Understanding Emotions: ANGER

I have decided to continue the subject of emotions with the strong, fiery and stigmatized emotion of anger. Anger is one of the primary emotions and due to its powerful energy it can cause a lot of trouble in our lives.

Similar to primary colours, or primary sounds, the primary emotions are the body’s first response, and they are usually very easy to identify because they are strong responses, strong energies. Examples of primary emotions are: anger, disgust, fear, happiness, sadness and surprise. Many people do not realize that any emotion exists on a continuum of intensity – thus anger might range from annoyance to rage.

 Are you affected by anger in your day-to-day life? Do you feel angry on your daily commute, or at work or in your personal life? Did you know that anger can manifest in different forms and intensities like boredom, procrastination, always being late or excessive crying?

 Anger can be a gift, a part of our human experience along with all other emotions, but it is not at all easy to handle, especially if were not taught or demonstrated as children how to handle our emotions in a healthy way and then to let them go.

 An emotion is  e-motion or energy-in-motion’. We can consider it a messenger.

Well – what is the message of anger?

Anger may try to tell you that something is significantly wrong, someone may cross or push your boundaries, or something is ‘blocking your path’. This emotion gives you the energy to attempt to change things, to take action. Sometimes can even signal you a dangerous situation – giving you the energy or adrenaline to act rapidly.

 So anger gives you a message and it gives you the energy to act; however it cannot tell you exactly how to handle the situation. This is something we all learn, early on, we create a specific ‘style’ or maybe more than one style on how we react or not.

 We learn these styles early in life, as children, and if one has never had a chance to understand how to have a healthy relationship with anger they will use (subconsciously) one or two styles that are not always the most appropriate to a situation.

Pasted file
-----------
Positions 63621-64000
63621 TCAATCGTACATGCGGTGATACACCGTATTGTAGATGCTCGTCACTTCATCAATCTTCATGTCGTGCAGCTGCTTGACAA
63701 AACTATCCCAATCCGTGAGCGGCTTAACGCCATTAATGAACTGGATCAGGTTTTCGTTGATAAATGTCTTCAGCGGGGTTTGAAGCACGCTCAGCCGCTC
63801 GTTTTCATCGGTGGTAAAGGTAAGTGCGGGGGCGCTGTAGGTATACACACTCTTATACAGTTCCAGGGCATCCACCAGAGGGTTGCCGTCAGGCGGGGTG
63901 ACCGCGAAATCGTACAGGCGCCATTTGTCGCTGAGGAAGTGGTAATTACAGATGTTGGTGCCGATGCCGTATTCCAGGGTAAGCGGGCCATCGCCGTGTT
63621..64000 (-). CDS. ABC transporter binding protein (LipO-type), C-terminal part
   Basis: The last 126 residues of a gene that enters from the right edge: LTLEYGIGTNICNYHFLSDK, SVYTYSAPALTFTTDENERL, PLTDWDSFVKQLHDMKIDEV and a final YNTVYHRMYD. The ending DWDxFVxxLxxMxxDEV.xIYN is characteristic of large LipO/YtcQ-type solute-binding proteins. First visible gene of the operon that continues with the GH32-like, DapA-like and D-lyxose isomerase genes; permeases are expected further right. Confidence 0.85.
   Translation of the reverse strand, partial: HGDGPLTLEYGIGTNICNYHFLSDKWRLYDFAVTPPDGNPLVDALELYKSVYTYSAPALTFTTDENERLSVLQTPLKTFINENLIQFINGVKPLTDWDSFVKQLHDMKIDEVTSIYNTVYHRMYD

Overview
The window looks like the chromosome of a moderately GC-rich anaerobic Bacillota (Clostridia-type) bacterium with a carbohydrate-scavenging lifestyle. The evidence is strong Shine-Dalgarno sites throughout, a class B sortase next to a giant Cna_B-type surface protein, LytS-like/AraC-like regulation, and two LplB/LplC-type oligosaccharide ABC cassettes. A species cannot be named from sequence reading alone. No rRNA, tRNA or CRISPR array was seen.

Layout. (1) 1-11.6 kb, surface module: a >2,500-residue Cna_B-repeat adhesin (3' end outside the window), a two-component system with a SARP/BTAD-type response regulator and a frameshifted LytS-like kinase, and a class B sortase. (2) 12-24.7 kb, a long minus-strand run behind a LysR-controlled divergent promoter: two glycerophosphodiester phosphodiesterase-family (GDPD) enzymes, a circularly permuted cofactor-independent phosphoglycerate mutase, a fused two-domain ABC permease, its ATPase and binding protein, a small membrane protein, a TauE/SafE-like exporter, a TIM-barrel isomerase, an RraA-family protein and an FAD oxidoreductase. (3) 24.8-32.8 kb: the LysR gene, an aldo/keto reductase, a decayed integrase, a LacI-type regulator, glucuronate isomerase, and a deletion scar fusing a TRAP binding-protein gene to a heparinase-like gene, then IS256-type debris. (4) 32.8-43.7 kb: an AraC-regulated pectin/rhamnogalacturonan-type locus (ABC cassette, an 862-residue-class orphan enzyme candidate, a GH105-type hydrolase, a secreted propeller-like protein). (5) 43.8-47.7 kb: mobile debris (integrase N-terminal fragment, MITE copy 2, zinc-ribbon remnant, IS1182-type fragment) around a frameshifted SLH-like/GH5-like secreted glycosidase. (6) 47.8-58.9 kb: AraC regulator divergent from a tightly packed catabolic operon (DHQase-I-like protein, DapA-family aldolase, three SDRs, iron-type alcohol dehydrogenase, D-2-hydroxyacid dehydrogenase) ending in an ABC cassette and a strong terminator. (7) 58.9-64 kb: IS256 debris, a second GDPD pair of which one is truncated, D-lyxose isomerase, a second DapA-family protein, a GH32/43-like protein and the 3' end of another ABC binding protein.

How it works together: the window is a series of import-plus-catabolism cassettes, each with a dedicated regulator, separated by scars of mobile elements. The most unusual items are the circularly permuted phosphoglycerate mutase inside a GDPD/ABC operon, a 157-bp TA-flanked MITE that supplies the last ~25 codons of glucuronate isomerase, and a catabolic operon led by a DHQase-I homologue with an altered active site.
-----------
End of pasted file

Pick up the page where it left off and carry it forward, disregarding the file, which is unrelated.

An anger problem is something that makes it hard for you to handle your anger – either being afraid of it, liking it too much, ‘stuffing’ or ‘numbing’ your anger because you don’t know how to express it outloud, or exploding in rage.

An anger style therefore, is a pattern, a habit, a particular way you handle your anger (or other emotion for that matter).

But how would you know which styles are your go-to when dealing with anger?

You can ask yourself these few questions:

“What do I do when I get angry?”

“Do I recognize that what I feel is anger?

“Where do I feel this emotion in my body?”

Ronald T. Potter-Efron and Patricia Potter-Efron, authors of multiple books on emotions and anger in particular – they defined anger in three main groups and eleven anger styles pertaining to these groups:


Anger Group Anger Style

Masked Anger (sometimes called Passive-Aggressive)

People not realizing that they feel angry, or underestimating their anger.

1.   Anger Avoidance

People trying to never see their anger at all, and never let others see it either

2.   Sneaky Anger

People hiding their feelings behind masks of confusion and procrastination

3.  Anger Turned Inward

People realize they are angry, but cannot give themselves permission to express their anger toward others

Explosive Anger (also called Open Aggression)

People experience quick, explosive and sometimes dangerous character of their anger

4.  Sudden Anger

Quick, exaggerated, and sometimes dangerous character of their anger – a style marked by loss of control and quick rages – like shame-based anger